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Gas Strategy of China: Developing competion between national production and imports Notes de l'Ifri, October 2014

The Chinese gas market is facing four key challenges and the government is elaborating responses which will have implications for the Chinese and world energy markets:


- Enabling the development of gas demand in order to fight against the issue of air pollution which is particularly strong in the big coast cities of the East and South-East of the country. This means replacing coal and oil by cleaner energy sources, including natural gas for which demand is booming. In such a young market, everything needs to be put in place: from the construction of LNG terminals to the sale and installation of gas stoves. The price of gas needs to be competitive for the market to develop.

- Securing supplies: As national production is struggling to follow the rise in demand and as shale gas – of which China owns the second largest reserves in the world – is still a distant dream, this country is more and more reliant on imports. For evident energy security reasons, China diversifies its supplies at the maximum level and develops new energy partnerships. Four importing routes are favoured: LNG transported by ships, the West axis with Central Asia, the South axis with Burma and the new North-East axis with Russia. These imports, which amounted to 53 bcm in 2013, may triple by 2020. Even though China managed to negotiate a favourable price with Russia and its LNG importing price is lower than the one of Japan – thanks to its first LNG importing contracts signed in the early 2000 – imports are expensive, in particular for a country used to producing or importing coal at a very low cost. Up to now, the price at which gas is sold could not cover the import price and this system is not sustainable.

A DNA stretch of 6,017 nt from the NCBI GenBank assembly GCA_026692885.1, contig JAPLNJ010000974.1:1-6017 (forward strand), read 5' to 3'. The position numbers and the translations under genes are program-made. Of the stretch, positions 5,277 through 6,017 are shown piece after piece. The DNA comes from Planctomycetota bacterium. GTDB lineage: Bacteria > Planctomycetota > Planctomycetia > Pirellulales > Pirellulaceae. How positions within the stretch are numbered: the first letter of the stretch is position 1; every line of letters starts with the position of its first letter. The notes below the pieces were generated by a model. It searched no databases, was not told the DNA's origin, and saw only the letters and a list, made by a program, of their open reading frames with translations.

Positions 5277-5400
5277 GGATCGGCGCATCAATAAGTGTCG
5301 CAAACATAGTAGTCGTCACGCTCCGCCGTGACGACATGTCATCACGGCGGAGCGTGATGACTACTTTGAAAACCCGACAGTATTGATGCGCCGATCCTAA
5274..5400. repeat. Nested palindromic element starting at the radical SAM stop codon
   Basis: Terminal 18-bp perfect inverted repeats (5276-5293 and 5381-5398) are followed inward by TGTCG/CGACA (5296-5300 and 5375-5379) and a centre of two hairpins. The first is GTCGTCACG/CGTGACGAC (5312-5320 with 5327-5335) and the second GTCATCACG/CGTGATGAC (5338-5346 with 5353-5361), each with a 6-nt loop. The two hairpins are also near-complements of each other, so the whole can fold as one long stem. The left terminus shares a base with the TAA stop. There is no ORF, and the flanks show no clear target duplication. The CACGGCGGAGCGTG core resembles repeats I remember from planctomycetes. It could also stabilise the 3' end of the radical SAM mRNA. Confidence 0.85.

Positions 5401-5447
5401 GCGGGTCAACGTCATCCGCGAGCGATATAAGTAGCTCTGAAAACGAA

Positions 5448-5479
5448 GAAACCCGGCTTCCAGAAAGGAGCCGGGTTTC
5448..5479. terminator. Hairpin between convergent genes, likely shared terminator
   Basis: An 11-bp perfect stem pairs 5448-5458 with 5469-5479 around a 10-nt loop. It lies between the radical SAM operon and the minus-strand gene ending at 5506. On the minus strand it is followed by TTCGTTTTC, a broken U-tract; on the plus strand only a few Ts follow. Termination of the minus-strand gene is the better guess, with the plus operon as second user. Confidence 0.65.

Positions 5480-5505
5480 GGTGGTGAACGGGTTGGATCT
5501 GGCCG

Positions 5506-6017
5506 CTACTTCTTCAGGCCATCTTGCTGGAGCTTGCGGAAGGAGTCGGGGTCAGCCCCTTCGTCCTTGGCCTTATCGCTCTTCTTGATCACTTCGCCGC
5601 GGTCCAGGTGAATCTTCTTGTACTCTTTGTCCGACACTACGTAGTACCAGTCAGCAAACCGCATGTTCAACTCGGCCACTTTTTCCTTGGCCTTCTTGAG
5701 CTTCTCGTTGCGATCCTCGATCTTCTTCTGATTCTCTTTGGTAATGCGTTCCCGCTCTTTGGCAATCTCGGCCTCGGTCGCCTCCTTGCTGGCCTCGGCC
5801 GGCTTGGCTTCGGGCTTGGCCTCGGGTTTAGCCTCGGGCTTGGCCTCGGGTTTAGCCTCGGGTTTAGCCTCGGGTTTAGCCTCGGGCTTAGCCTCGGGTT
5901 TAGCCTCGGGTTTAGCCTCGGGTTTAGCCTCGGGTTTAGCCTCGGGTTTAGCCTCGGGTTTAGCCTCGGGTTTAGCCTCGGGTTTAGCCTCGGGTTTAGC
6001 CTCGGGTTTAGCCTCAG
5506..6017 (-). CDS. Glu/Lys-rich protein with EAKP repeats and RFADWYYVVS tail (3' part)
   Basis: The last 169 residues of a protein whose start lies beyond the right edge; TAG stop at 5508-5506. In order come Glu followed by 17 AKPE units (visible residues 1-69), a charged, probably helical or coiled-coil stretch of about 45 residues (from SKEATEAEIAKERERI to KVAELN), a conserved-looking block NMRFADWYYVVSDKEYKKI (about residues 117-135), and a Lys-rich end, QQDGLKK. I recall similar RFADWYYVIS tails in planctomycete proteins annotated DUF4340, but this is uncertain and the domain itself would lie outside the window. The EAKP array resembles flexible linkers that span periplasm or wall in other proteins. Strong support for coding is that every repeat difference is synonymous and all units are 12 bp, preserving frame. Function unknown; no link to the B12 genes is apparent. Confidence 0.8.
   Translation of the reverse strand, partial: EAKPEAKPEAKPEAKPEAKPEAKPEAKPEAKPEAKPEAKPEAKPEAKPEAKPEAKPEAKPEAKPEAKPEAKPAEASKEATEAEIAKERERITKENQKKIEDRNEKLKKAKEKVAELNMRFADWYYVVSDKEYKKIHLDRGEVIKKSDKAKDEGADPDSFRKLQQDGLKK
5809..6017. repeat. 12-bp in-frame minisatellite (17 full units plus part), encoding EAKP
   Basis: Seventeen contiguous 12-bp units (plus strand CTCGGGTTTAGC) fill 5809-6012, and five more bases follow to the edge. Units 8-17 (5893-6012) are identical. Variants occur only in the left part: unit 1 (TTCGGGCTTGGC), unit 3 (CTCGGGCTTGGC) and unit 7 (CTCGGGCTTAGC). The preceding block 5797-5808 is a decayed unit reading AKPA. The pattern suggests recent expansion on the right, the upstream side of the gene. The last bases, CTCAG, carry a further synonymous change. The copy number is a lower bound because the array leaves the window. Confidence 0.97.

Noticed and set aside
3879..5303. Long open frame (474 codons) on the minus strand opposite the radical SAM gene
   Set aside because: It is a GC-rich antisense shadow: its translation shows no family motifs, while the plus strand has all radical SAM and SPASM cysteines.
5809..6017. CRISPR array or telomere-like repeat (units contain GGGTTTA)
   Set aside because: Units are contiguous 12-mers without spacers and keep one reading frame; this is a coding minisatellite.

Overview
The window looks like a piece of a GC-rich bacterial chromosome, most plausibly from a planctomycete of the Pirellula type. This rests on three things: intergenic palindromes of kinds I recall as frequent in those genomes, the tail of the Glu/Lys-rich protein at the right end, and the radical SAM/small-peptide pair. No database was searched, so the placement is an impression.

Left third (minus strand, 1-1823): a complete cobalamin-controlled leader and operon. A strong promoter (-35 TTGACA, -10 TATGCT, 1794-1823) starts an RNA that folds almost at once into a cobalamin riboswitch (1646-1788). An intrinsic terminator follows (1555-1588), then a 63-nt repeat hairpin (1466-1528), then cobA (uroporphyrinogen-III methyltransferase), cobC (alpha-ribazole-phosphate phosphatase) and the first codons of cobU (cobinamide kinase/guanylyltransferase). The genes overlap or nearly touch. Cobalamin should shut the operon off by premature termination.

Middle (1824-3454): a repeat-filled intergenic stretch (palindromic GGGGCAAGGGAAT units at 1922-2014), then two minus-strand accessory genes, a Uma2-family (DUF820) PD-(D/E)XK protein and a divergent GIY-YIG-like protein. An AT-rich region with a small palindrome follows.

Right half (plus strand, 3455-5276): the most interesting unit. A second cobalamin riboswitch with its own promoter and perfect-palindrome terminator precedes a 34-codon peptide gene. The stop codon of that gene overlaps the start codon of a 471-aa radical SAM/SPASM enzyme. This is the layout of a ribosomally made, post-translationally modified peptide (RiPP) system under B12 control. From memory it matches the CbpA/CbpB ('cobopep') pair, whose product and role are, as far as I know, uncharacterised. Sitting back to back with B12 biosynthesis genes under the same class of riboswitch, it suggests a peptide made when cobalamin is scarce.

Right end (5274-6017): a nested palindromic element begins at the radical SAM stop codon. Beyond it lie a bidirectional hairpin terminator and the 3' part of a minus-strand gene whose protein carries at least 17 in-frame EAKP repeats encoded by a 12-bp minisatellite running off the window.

- Developing national production: Despite important gas reserves – in particular for unconventional gas (shale gas, tight gas, CBM) – production in China is still not much developed in comparison with its potential and the growth opportunities are significant. Making the best of this potential requires massive investments in the upstream and a regulatory framework which is giving the proper incentives for investments. The recent opening of the upstream sector to private and foreign companies (shale gas, CBM, offshore, tight gas), the announcements about opening third-party access to the grid and the price reform should stimulate investments in the upstream and national production.

- Reforming gas prices: As imports grow year on year – China’s dependency on foreign supplies reached 32% in the first semester 2014 – the financial losses for importers account for tens of billions of dollars. Likewise, up to now, the level of prices was not sufficient to stimulate the offer of unconventional gas. The increase in retail gas prices is therefore the only solution.   The reform of gas prices, launched in July 2013, links city gate prices to the prices on the market of oil products (fuel oil, LPG), which are competing with gas in the residential, commercial and industrial sectors as well as in the transportation sector. It leaves aside the tricky issue of the power sector, for which demand is mainly based on coal, a polluting energy source, but an abundant and national one.